Four small-cap specialists consider the change in leadership from growth to value within the asset class.
Watch the video here.
Do you think value’s leadership in 2016 was a regime change? Is it likely to last?
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Why Value’s Lead Will Persist
Chuck Royce: These trends are multi-year trends and we really only had a year or so of the major trend to value. More importantly, earnings in this wonderful sector, in the value sectors, they’re doing fine, they’re making progress. Rates are normalizing, which is one of the reasons why the high growth did very well was that rates were very compressed.
You were allowed to pay ridiculous amounts for non-earning companies because you could think long-term, because you had that duration. To me, that’s probably the most important reason why value will persist here and you know, we’ll get going again in the next three or four months.
Watching for Economic Growth
Charlie Dreifus: The question remains is the market going to respond as it generally does over time to the underlying strength in the economy? And if the economy weakens or just doesn’t decisively move ahead, then the regime change can go back again.
Small caps, rightly or wrongly are assumed to respond to fiscal domestic kind of growth.
Without some continued expectation that we move along those lines, it can be challenging. The simple answer is we just don’t know yet. But it has to be watched.
A Change in Perception
Bill Hench: I would think that we would get at least another good period here of favorable value results.
I think to a large extent there was catch up, especially on the microcap side, which is still not performing as well as I think it can be. But I think to a certain extent, there was just so much going on in the macro that we really don’t have a clear picture of just how good things get or how bad they were.
’16 was good to start with because we were starting out at a low base, so you had very poor results for small cap value in ’15. Expectations were very, very low.
However, balance sheets were improving, capital was still available and the domestic economy was doing a little bit better I think than most people had anticipated. Add in the fact that Europe and Asia were not nearly as bad as the consensus had them out to be and you had a great set up for these stocks to do well.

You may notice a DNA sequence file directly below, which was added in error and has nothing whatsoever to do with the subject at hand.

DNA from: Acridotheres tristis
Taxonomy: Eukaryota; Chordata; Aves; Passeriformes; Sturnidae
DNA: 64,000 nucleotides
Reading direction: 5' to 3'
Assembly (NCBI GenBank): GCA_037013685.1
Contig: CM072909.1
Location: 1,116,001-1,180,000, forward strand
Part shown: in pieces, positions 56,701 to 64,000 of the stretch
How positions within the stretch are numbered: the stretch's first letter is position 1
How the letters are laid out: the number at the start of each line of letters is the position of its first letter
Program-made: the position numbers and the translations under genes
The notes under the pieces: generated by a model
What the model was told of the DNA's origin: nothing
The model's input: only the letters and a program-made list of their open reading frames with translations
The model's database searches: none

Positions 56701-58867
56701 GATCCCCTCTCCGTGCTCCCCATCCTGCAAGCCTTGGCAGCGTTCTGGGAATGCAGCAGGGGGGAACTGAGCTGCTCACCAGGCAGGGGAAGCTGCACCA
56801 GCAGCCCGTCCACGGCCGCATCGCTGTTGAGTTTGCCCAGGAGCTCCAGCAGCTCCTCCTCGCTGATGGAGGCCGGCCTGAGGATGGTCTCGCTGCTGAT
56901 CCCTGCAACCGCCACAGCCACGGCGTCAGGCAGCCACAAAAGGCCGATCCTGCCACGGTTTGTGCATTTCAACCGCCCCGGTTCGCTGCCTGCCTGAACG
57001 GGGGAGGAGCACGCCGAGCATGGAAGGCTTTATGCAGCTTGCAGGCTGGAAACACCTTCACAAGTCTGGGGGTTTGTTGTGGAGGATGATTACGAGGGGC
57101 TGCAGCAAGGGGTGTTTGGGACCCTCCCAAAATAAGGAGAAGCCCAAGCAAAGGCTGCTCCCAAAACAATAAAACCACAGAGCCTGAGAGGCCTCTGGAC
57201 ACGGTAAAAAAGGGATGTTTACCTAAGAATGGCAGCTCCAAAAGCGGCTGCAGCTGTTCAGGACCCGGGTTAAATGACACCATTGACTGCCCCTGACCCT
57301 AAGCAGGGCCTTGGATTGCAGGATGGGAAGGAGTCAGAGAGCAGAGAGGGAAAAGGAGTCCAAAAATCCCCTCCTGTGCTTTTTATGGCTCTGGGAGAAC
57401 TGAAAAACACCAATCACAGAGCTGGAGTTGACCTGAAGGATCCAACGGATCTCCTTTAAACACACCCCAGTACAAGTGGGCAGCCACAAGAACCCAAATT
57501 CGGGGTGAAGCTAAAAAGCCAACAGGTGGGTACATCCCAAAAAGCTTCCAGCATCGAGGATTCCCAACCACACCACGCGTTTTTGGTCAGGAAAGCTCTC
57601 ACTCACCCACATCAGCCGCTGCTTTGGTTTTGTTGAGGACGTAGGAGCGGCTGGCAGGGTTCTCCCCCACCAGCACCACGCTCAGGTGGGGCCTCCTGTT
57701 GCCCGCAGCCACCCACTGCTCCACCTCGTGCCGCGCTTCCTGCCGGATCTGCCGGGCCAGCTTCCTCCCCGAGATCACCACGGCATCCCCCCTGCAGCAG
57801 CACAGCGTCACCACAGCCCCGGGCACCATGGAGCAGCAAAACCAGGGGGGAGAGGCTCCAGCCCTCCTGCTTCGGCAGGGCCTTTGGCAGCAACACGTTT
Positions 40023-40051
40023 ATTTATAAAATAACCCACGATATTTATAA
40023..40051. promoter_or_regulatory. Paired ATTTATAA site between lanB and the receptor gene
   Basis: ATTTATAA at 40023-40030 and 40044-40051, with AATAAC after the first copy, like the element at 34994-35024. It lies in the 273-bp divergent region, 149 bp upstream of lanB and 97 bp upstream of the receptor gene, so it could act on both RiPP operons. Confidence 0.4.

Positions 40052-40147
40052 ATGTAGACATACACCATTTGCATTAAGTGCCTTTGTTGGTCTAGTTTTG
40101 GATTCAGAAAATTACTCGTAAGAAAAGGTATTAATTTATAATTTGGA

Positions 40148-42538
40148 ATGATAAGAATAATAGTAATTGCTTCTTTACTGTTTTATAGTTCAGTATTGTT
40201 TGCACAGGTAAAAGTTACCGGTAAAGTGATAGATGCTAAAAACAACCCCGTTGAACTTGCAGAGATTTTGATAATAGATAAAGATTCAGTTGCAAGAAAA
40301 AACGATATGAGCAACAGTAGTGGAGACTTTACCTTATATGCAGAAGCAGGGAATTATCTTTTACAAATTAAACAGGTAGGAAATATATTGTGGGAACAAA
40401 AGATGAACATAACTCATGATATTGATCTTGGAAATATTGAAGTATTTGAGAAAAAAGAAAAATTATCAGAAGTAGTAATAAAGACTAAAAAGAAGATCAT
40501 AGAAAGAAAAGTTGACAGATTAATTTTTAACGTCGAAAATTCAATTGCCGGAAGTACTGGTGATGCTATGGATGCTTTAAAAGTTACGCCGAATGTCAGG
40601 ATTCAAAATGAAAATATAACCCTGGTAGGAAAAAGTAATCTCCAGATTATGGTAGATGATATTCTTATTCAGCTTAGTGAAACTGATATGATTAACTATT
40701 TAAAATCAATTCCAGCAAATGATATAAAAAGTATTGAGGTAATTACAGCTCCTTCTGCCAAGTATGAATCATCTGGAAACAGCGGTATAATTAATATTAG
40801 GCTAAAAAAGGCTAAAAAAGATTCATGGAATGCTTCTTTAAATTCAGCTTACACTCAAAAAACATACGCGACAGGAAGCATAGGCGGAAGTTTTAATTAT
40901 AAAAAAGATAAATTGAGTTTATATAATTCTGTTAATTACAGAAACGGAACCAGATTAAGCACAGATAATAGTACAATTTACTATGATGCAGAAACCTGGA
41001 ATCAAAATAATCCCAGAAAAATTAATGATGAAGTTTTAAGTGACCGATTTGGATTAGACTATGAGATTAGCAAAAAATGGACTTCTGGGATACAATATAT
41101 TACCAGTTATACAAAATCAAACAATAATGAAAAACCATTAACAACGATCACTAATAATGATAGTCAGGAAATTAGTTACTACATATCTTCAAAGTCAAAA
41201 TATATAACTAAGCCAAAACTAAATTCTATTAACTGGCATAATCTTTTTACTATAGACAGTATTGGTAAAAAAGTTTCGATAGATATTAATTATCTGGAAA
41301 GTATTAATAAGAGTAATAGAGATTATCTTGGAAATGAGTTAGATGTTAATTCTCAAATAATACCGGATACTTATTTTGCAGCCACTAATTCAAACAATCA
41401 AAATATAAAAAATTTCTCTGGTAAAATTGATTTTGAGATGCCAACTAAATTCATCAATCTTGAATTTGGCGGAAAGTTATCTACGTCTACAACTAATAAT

When the election came and there was a perception of regulatory reform, and tax reform and possibly an infrastructure bill that just fed that. So the only thing that really happened was a big change in perception.
A Pause and a Reversal?
Steven McBoyle: We have to put time into context here. Really, for a five-year period, if you will, leading into June of 2015, growth outperformed value by a significant order of magnitude and we know why that was. We were faced with an environment that was one of low growth and so the market effectively reached, if you will, for growth.
But that pendulum began to swing quite significantly, beginning June 2015. We’ve had a period of time coming off the bottom of 2016 where we saw that reversal, small and value outperforming, leading into the end of 2016, where I think the market may have been a little overconfident.
So, we have a period of time here in the first quarter of 2017 where we’ve got a pause and a reversal.
But again, if we put into context the backdrop where the order of magnitude and duration to which growth had outperformed value, and then the fact that we do have this transition period where we’re shifting from monetary to fiscal stimulus, I’m not saying that that transition is going to be smooth, I don’t actually expect it to be smooth, but we will get it right.
And when we do get it right, ultimately there will be positive, cyclical reflationary forces that are going to continue once again after a period of time, a pause where small and value will once again outperform.
Article by The Royce Funds